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A unijunction transistor is a three-terminal, solid-state semiconductor device used to control or trigger other electronic devices in low-power, low-voltage circuits. The device has a single p-n junction, called the emitter junction, between its two base terminals. Unijunction transistors were popularly used by electronic hobbyists in the 1970s to build simple oscillator circuits. By the early 21st century, these transistors were commonly used in relaxation oscillator circuits to control the discharge of a capacitor and to trigger a thyristor in alternating current (AC) control circuits.
Previously known as a filamentary transistor or a double-base diode, the unijunction transistor belongs in the thyristor family, a type of power-switching, solid-state semi-conductor device. A unijunction transistor has a high impedance when it is off, which means it strongly resists current flow when it is off. When it is on, it has a low impedance, which means it minimally resists current flowing through it. Thus, a the device can control the flow of current in a circuit.
When its Base 1, or B1, terminal is grounded and a voltage is applied to its Base 2, or B2, terminal, a current is produced on the N side of the emitter junction. As more voltage is applied between B1 and B2, the semi-conductor material causes conductivity between the emitter and B1 to increase, so it is easier for current to flow. When the conductivity between the emitter and B1 increases, the emitter voltage naturally goes back down, which can shut the transistor off. This on-and-off effect produces the desired oscillation, or trigger.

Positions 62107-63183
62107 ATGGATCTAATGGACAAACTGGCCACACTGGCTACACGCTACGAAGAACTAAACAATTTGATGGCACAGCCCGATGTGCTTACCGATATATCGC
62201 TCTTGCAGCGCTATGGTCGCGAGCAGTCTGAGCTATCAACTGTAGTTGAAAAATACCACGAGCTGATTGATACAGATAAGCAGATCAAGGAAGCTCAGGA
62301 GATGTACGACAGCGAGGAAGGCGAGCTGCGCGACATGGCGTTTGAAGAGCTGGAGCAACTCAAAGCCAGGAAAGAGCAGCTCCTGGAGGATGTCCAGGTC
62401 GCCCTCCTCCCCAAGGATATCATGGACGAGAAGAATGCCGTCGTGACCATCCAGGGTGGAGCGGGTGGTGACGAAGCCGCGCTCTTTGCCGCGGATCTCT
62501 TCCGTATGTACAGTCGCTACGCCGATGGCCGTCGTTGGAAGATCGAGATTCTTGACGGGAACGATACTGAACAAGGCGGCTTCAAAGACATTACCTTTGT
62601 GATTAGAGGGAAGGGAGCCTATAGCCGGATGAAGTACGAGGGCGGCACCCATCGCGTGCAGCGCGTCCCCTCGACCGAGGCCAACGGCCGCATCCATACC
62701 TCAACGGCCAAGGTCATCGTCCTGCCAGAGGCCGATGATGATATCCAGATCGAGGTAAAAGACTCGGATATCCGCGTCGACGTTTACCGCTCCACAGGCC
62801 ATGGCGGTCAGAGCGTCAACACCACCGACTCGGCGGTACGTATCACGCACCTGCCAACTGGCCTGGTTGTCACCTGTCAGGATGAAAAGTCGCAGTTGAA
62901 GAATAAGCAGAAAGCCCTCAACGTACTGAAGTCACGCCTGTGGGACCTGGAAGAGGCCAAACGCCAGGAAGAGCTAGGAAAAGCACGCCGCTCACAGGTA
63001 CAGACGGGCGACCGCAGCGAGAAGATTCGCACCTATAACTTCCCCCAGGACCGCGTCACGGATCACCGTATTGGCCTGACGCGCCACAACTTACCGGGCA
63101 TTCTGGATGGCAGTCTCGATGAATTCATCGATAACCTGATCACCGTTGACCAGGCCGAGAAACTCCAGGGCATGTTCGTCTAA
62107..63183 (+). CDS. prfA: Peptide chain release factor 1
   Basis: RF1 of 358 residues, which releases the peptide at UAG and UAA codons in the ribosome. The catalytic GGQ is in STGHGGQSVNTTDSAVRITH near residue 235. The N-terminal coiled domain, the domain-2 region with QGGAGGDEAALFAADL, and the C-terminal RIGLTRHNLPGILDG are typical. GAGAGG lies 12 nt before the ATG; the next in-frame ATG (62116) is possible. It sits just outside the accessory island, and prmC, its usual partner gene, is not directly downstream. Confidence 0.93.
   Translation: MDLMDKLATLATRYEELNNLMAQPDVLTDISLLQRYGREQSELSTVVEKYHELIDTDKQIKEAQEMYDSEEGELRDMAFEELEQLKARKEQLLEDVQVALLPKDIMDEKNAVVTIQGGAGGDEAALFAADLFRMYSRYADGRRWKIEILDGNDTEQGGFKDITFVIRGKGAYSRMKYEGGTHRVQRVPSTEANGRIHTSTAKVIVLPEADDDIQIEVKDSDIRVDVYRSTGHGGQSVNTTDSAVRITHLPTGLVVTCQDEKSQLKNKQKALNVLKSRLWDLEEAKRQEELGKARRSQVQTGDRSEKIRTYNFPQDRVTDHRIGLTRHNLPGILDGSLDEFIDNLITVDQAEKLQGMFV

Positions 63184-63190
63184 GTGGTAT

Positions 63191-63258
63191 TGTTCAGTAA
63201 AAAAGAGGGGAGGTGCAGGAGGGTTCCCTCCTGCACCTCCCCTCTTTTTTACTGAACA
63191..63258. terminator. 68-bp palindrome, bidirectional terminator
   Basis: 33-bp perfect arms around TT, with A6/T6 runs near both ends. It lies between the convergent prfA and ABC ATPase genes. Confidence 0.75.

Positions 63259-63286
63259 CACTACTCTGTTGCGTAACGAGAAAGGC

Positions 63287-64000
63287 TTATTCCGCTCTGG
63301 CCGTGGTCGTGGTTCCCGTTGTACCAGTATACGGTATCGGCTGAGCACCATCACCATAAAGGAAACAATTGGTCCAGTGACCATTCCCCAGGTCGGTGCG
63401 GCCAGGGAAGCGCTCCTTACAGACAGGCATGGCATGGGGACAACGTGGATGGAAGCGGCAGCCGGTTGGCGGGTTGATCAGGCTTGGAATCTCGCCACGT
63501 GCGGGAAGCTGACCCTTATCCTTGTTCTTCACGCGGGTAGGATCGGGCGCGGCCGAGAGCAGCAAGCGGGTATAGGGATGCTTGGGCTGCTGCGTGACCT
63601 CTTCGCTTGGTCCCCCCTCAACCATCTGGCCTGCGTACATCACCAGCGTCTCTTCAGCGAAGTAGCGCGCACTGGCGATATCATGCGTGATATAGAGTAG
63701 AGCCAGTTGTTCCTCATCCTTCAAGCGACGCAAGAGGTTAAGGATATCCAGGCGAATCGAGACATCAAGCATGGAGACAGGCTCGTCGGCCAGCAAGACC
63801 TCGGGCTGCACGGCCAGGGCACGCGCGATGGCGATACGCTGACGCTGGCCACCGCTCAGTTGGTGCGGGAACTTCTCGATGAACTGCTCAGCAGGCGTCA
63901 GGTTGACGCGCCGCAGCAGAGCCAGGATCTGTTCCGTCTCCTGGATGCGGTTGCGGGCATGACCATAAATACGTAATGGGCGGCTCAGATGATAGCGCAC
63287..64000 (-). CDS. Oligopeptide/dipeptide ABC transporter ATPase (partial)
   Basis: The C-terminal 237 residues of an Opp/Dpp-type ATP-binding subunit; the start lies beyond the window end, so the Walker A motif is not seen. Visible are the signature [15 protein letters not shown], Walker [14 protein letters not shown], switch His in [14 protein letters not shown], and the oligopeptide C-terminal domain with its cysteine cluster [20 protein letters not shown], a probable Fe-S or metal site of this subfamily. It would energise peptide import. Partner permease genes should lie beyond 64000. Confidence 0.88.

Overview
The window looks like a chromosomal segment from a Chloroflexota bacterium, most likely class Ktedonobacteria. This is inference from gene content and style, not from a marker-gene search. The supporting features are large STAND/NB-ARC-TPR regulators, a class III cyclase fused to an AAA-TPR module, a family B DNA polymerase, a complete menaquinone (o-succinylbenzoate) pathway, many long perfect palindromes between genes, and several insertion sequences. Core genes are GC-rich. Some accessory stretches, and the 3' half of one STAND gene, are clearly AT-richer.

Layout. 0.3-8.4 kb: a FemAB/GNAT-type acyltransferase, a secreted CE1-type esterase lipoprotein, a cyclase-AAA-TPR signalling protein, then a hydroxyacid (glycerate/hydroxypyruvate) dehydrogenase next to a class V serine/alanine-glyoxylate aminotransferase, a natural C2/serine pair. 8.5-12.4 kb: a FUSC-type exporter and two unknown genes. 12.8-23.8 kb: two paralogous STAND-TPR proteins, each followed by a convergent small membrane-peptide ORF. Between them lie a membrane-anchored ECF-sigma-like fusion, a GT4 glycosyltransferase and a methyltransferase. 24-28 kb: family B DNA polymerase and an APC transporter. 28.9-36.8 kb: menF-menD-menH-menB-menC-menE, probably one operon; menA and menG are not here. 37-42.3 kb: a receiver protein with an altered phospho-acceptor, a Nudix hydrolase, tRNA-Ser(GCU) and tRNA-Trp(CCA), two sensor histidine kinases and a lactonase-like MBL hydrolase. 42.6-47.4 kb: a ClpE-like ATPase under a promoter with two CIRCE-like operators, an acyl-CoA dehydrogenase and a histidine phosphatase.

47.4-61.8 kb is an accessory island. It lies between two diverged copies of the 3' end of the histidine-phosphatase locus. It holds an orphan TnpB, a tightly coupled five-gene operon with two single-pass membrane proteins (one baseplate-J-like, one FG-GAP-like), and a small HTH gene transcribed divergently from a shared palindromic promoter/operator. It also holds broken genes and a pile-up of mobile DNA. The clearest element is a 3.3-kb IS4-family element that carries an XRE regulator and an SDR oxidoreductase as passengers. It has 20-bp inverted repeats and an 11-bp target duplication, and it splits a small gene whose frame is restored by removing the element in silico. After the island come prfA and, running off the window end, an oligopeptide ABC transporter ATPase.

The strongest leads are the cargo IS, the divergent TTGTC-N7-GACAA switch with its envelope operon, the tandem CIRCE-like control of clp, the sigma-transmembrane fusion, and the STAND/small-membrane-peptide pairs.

A result of these oscillations is that a unijunction transistor can be used in a triggering circuit along with a capacitor. The capacitor absorbs current until the emitter voltage on the transistor reaches a certain level, at which time the transistor turns on. The transistor increases conductivity to ground when it is turned on, so current can flow from the capacitor to ground. The result is a triangle wave oscillation.
A programmable unijunction transistor, or PUT, is a special kind of unijunction transistor. A PUT is a p-n-p-n semiconductor device with a gate contact made to the n base instead of the p base. A PUT produces an oscillation much like a standard unijunction transistor, except that its emitter voltage is a different ratio of the B2 voltage. A programmable unijunction device can be used in a resonant circuit to adjust the circuit’s oscillating frequency.
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